This article presents results from a multidisciplinary research project on the integration and transfer of language knowledge into robots as an empirical paradigm for the study of language development in both humans and humanoid robots. Within the framework of human linguistic and cognitive development, we focus on how three central types of learning interact and co-develop: individual learning about one's own embodiment and the environment, social learning (learning from others), and learning of linguistic capability. Our primary concern is how these (...) capabilities can scaffold each other's development in a continuous feedback cycle as their interactions yield increasingly sophisticated competencies in the agent's capacity to interact with others and manipulate its world. Experimental results are summarized in relation to milestones in human linguistic and cognitive development and show that the mutual scaffolding of social learning, individual learning, and linguistic capabilities creates the context, conditions, and requisites for learning in each domain. Challenges and insights identified as a result of this research program are discussed with regard to possible and actual contributions to cognitive science and language ontogeny. In conclusion, directions for future work are suggested that continue to develop this approach toward an integrated framework for understanding these mutually scaffolding processes as a basis for language development in humans and robots. (shrink)
A. Tarski  proposed the study of infinitary consequence operations as the central topic of mathematical logic. He considered monotonicity to be a property of all such operations. In this paper, we weaken the monotonicity requirement and consider more general operations, inference operations. These operations describe the nonmonotonic logics both humans and machines seem to be using when infering defeasible information from incomplete knowledge. We single out a number of interesting families of inference operations. This study of infinitary inference operations (...) is inspired by the results of  on nonmonotonic inference relations, and relies on some of the definitions found there. (shrink)
Computational machineries dedicated to the attribution of legal responsibility should be based on (or, make use of) a stack of definitions relating the notion of legal responsibility to a number of suitably chosen causal notions. This paper presents a general analysis of legal responsibility and of causation in fact based on Hart and Honoré’s work. Some physical aspects of causation in fact are then treated within the “lite” version of DOLCE foundational ontology written in OWL-DL, a standard description logic for (...) the Semantic Web. (shrink)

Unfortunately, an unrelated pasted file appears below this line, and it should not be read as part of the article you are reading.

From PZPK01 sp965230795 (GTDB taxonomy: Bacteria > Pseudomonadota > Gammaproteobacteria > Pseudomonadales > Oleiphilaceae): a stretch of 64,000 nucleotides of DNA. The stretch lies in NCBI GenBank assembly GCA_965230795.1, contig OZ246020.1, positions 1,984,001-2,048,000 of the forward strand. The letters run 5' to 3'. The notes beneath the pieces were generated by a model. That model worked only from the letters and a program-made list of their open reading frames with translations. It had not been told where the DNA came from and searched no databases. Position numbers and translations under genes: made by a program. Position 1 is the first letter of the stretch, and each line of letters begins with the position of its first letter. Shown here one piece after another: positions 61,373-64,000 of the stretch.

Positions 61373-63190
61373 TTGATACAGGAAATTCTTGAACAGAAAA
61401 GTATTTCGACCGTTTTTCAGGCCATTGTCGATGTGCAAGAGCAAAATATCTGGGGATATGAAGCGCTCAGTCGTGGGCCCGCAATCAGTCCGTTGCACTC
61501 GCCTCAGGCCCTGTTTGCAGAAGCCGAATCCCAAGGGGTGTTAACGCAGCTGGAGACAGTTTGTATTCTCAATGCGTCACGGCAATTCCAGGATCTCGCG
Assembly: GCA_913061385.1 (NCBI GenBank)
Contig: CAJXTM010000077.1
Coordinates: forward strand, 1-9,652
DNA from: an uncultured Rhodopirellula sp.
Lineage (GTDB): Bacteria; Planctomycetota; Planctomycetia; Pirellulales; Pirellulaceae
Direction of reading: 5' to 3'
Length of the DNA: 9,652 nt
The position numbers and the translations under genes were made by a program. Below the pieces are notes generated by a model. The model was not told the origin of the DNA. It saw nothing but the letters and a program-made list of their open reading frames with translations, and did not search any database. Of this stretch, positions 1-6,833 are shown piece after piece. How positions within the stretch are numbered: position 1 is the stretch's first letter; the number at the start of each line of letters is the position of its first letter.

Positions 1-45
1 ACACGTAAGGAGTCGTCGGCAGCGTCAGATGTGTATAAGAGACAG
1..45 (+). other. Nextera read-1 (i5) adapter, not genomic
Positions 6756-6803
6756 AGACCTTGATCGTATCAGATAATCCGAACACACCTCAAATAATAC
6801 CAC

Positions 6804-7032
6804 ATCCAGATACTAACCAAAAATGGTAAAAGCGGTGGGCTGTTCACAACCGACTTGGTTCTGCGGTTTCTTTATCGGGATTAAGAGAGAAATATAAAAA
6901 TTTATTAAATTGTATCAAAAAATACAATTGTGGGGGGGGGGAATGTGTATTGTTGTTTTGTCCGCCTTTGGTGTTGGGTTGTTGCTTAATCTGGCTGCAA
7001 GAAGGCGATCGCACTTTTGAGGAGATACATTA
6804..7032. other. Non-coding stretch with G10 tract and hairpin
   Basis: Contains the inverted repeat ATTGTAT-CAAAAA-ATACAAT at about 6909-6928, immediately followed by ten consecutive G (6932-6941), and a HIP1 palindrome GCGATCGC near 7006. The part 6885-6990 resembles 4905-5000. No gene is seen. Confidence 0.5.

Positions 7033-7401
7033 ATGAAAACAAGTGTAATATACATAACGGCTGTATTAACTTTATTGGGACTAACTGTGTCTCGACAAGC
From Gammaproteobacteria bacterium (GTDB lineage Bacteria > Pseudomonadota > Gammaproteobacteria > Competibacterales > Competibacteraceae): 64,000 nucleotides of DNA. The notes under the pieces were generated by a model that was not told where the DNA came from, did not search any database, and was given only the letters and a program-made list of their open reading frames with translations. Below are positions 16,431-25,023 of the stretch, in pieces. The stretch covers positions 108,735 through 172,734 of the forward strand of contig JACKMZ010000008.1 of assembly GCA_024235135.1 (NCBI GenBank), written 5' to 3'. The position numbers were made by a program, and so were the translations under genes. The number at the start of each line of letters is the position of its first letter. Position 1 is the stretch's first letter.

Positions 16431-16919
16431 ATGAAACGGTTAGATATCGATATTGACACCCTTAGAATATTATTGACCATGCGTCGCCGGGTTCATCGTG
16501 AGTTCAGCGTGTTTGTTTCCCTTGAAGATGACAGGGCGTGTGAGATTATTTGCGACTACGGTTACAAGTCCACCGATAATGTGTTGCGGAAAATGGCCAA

Although preservationists sometimes allege a right of wild areas to remain wild, their arguments do not warrant the ascription of such a right. It is hard to see how any argument to this conclusion could be persuasive, for (1) X having a right to Y requires that depriving X of Y injure X (other things being equal), and (2) the only X we have reason to think can be injured is an X which possesses consciousness. On the other hand, rights (...) are problematic creatures, and the individualistic moral view they presuppose does not accord well with the holistic perspective of many preservationists. While it might be possible to develop this perspective into a moral theory that gives wildemess intrinsic value, there seems a greater need for clarifying the policy implications of accepted moral principles. (shrink)
We give the precise correspondence between polarized linear logic and polarized classical logic. The properties of focalization and reversion of linear proofs are at the heart of our analysis: we show that the tq-protocol of normalization for the classical systems and perfectly fits normalization of polarized proof-nets. Some more semantical considerations allow us to recover LC as a refinement of multiplicative.
The continuous ongoing mentation is experienced as dreams in some functional states. Mentation occurs with high speed, is driven by individual memory, and uses state-dependent processing strategies, context material, storage options, and retrieval access. Retrieval deserves more attention. Multiple state-shifts owing to individual meaning as extracted also during sleep concatenate dream narratives and define access to segments for awake recall. [Hobson et al.; Nielson; Solms].